As it turns out, the Lords of Kanazawa were very smart men. They found it was better strategically, to appear weaker than they actually were. As a result, the castle was small in comparison to other castles, but the area surrounding the castle was filled with temples that were designed to hide troops. If an army invaded, the defending army could easily flank them as they attacked the castle. But the smartest thing that the ruling Maeda family seems to have done is not get into a war in the first place. They seem to have gone out on a limb to have good relations with most sides before and during the Edo period, and as a result became second only to the Kanto in terms of wealth for a period of history. And in Japan, wealth was soon followed by places to spend that wealth. Here is tea we had at one of Kanazawa's surviving tea houses.
Returning to the hotel for one parting shot with our host.
And of to Korakuen, one of the most famous gardens in Japan.
A twins moment.
Me having gotten too much sun.
Kanazawa Castle. The black dots are tiles, meant to strengthen the walls against gunfire. But in fact, some of the tiles are fake. They are only one layer thick, so you can stick a musket through and fire. A rather unpleasant surprise, and another example of the cleverness of Kanazawa.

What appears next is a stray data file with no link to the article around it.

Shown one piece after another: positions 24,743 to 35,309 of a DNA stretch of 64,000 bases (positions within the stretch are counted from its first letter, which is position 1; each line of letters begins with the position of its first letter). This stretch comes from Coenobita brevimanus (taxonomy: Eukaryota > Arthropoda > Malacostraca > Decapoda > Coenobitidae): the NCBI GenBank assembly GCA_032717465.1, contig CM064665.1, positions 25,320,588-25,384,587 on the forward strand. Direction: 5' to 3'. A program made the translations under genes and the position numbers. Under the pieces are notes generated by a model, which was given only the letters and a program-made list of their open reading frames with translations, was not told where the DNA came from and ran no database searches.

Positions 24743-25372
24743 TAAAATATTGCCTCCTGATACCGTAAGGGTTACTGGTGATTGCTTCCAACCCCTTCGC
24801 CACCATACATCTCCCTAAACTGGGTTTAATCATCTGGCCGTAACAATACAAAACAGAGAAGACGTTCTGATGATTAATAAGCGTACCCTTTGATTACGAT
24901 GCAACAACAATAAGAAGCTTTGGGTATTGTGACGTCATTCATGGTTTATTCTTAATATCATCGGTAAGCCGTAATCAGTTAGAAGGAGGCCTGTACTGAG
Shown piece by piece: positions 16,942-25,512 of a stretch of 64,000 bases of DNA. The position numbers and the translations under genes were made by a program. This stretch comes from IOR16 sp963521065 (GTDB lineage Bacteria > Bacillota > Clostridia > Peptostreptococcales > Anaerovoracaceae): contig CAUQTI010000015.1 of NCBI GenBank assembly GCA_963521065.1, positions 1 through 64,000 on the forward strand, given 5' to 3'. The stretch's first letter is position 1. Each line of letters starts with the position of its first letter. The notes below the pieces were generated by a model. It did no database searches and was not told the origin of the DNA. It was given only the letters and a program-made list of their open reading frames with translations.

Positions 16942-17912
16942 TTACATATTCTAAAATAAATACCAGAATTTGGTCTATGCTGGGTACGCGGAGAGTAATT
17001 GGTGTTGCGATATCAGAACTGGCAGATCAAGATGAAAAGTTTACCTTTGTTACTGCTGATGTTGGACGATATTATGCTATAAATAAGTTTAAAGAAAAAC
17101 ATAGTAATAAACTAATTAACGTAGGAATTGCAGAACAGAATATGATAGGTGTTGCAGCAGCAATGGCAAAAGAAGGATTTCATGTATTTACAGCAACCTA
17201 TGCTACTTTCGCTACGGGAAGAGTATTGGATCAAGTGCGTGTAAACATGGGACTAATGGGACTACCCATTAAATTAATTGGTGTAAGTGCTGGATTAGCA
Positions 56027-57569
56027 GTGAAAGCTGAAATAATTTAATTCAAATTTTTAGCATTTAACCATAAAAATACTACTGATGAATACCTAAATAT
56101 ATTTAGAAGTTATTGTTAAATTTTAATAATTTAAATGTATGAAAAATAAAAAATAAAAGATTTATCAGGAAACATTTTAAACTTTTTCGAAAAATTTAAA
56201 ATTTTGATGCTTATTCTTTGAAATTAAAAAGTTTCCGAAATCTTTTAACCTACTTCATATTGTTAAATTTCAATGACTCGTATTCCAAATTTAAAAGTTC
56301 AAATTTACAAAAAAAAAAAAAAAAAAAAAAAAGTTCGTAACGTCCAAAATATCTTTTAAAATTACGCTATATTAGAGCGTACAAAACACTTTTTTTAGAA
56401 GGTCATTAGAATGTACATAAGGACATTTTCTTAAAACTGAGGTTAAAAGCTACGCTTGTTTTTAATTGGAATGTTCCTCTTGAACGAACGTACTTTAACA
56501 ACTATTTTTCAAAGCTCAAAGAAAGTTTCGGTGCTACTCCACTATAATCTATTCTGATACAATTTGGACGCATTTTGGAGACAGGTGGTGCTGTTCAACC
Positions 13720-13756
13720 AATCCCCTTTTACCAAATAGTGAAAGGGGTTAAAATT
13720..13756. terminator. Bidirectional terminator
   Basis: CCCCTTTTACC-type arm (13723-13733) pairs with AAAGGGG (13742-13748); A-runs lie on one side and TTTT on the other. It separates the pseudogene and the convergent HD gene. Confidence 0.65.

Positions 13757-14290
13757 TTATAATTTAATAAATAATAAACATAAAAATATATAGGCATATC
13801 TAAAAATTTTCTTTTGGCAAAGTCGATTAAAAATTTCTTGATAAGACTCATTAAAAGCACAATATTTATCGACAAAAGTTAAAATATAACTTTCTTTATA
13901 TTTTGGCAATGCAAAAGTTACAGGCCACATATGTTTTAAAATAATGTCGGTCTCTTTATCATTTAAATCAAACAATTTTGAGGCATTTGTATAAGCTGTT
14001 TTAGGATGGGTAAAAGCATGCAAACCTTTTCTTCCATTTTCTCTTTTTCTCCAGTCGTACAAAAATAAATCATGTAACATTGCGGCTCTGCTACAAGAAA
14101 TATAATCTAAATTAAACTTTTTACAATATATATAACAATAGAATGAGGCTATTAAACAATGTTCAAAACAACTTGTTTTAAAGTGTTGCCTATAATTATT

That night, we ate a rather expensive meal at a seafood restaurant. And what do you think this is?
Puffer fish eggs. Yes, that's right. Eggs from the super toxic Fugu. "Now, Trenton", you might say, "Isn't the ovary the toxic part of the puffer fish" The answer is yes. And so is the skin. And the eggs. But, somehow somebody figured out (I don't know how) that if you leave puffer fish eggs fermenting in Miso for 5 years they become 99.9% non-toxic. Go figure. I wouldn't eat this particular dish again, but as a one time food it is not so bad. These squid, on the other hand, were.
But no matter, the Kanazawa trip was great.

Now, fast forward to Tuesday. Jeff, Yuri and I leave Shibukawa at 4:30, park the car in Saitama, get on the train and make it to the Tokyo Dome just in time for a concert.
The concert is great. Tokyo Dome has over 10,000 people on the stadium floor alone and probably another 25,000 in the seats. A 60 foot LED screen shows us the stage.
During the encore, about 5,000 people get out thier lighters.
Amazing. By the way, this is what we saw:
School the next day just never seems to end.

Just an update, for those of you that don't already know, I am comming to California on the 16th of June. Be sure to contact me so that we can hang out! Hopefully see you soon!